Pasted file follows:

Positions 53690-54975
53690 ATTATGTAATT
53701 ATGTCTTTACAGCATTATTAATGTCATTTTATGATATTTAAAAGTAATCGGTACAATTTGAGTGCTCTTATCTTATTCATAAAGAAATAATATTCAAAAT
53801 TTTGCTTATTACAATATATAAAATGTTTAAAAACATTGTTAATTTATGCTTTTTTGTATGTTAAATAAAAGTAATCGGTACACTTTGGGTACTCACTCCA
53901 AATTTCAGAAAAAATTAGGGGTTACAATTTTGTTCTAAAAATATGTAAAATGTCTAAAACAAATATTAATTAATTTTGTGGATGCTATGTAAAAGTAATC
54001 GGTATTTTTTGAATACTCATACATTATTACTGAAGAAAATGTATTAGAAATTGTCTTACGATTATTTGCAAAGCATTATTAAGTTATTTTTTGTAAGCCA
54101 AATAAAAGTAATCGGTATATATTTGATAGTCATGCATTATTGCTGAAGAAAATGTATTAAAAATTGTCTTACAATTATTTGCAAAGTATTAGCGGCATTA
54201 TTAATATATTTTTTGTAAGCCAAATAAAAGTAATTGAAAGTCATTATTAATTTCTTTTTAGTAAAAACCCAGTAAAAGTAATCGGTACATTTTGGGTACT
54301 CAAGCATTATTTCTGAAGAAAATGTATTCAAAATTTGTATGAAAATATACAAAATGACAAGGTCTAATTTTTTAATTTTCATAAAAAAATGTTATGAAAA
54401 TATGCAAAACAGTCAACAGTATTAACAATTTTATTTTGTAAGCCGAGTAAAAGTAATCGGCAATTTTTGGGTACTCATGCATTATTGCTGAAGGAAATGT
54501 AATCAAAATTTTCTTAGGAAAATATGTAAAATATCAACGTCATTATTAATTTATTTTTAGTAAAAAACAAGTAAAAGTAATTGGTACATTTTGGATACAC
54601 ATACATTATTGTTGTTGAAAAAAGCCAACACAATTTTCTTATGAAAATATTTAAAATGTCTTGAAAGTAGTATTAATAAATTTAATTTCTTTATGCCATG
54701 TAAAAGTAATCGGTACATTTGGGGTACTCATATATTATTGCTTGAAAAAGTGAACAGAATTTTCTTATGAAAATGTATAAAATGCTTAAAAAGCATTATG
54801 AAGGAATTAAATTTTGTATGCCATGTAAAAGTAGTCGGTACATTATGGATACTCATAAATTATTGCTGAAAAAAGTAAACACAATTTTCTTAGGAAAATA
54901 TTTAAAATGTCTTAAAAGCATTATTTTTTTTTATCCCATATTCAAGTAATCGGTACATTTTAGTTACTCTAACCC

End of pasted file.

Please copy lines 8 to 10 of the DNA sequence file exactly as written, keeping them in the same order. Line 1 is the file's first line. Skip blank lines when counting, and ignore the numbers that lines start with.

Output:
54201 TTAATATATTTTTTGTAAGCCAAATAAAAGTAATTGAAAGTCATTATTAATTTCTTTTTAGTAAAAACCCAGTAAAAGTAATCGGTACATTTTGGGTACT
54301 CAAGCATTATTTCTGAAGAAAATGTATTCAAAATTTGTATGAAAATATACAAAATGACAAGGTCTAATTTTTTAATTTTCATAAAAAAATGTTATGAAAA
54401 TATGCAAAACAGTCAACAGTATTAACAATTTTATTTTGTAAGCCGAGTAAAAGTAATCGGCAATTTTTGGGTACTCATGCATTATTGCTGAAGGAAATGT